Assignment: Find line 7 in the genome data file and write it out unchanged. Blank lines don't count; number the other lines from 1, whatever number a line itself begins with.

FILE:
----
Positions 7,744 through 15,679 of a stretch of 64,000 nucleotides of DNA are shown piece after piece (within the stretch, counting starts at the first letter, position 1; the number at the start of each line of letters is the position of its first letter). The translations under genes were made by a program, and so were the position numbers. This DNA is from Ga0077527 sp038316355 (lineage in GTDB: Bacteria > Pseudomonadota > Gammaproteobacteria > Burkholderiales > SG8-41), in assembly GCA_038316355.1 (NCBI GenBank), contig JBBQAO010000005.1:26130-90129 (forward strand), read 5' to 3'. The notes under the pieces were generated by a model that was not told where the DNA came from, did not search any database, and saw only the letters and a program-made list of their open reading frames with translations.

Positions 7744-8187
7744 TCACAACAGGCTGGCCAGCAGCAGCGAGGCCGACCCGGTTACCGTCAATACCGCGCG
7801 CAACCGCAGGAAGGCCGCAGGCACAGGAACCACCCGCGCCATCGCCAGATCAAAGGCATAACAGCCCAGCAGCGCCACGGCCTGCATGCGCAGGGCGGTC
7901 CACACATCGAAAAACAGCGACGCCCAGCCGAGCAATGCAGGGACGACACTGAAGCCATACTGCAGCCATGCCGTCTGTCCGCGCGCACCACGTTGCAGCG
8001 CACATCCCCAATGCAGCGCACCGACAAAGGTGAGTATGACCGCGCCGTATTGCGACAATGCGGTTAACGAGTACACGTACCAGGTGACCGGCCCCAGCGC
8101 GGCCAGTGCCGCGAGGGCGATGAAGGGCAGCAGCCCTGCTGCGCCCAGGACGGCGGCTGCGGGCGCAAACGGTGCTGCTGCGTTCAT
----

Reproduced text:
8101 GGCCAGTGCCGCGAGGGCGATGAAGGGCAGCAGCCCTGCTGCGCCCAGGACGGCGGCTGCGGGCGCAAACGGTGCTGCTGCGTTCAT